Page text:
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Clément Cogitore wins the Prix Marcel Duchamp, France’s leading contemporary art prize

French artist uses hundreds of images of stock photography

Clément Cogitore, The Evil Eye (2018) © Centre Pompidou

Clément Cogitore has won the 18th edition of the Prix Marcel Duchamp, France’s leading contemporary art prize, worth €35,000, which was announced on Monday 15 October at the Centre Pompidou, Paris.

His video installation, The Evil Eye (2018), narrated through a female voice, was entirely made by manipulating hundreds of images of stock photography that Cogitore bought from Getty Images. Employing dramatic staging and sentences such as “Everyone was prescribed the same treatment and was consumed with the same disease”, the film evokes a lack of individual identity and societal problems within an archiving narrative that conveys all the stages of a woman's life.

“I was in New York and saw the same face on a product in a supermarket and then on a political poster, and I became interested in how these stock pictures are waiting for something to exist—an ideology or something to sell,” Cogitore says. “So I paid for the rights to use the pictures but to create a story instead, imagining that the model starts to leave the frame and says something to us. Stock images are made for manipulation but never for art, just for ads, political campaigns or business films. I thought of doing something different, experimenting with how these images talk about us as an archive of the present.”

Bernard Blistène, the director of the Centre Pompidou and a jury member, commended Cogitore for his “research of new tools and new language”. Referring to how Cogitore specialises in film and video, Gilles Fuchs, president of the Association for the International Diffusion of French Art (ADIAF), which founded the prize, said: “This choice shows to what extent the Prix Marcel Duchamp is sensitive to all forms of current creation.”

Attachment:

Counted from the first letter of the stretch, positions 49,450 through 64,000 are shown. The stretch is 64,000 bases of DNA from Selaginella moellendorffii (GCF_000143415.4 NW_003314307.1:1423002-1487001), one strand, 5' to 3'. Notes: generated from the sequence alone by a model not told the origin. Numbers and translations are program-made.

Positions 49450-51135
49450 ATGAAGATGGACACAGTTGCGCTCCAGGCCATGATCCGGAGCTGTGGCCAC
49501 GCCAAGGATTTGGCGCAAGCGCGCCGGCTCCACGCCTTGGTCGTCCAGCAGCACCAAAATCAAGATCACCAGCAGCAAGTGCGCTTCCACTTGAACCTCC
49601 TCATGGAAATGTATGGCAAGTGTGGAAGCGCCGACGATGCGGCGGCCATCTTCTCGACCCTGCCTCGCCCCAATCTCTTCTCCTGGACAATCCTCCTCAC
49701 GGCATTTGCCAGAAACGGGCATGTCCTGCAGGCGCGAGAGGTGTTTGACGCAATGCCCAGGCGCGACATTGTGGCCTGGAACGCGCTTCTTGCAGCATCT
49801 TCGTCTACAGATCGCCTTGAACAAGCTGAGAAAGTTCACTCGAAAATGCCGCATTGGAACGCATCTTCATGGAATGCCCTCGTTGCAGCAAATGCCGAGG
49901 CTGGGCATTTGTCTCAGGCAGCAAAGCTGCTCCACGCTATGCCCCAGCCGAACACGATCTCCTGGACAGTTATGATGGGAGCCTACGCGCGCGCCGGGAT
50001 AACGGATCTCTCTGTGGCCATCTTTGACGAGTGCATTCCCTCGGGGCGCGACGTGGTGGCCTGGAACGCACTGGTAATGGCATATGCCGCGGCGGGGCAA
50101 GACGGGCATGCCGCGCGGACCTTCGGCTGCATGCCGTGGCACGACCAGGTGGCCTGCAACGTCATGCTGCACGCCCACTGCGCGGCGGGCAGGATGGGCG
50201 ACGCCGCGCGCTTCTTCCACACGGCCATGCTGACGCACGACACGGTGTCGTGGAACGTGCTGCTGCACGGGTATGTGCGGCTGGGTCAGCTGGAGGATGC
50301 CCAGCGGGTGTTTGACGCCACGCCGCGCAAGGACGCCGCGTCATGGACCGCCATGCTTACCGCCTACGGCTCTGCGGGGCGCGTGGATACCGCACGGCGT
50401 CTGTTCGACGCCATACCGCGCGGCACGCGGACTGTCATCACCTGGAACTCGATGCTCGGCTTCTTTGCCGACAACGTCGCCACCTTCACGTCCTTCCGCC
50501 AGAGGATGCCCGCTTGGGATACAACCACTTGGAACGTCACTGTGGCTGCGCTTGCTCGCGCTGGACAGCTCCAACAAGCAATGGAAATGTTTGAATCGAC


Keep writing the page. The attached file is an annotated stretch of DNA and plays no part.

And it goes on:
Two of the other nominated artists, Mohamed Bourouissa and Marie Voignier, are also presenting film-based works. For No Time for Regrets, Bourouissa filmed a patient in Algeria's first psychiatric hospital about its workshops initiated by the psychiatrist and philosopher Frantz Fanon, while Voignier's film Tinselwood follows self-sufficient farmers logging trees in a forest in Cameroon.

Regarding the prevalence of film-based work, mirroring the nominations for this year's Turner Prize, Blistène says: “We're in a world of images that follow and collide with each other like so many instant burns. Only films and videos can take account of or even manipulate them by all the stratagems available to the artist. The metamorphosis of the real can now find better tools to achieve this.”

The installation of the fourth artist, Thu-Van Tran, questions the consequences of globalisation. A predominantly grey wall, made from superposing layers of colours, alludes to the American army spraying toxic “rainbow” herbicides in Vietnam in the 1960s and a counterpoint video features images shot in and collected from various locations around the world.

• The Prix Marcel Duchamp is at the Centre Pompidou until 31 December 2018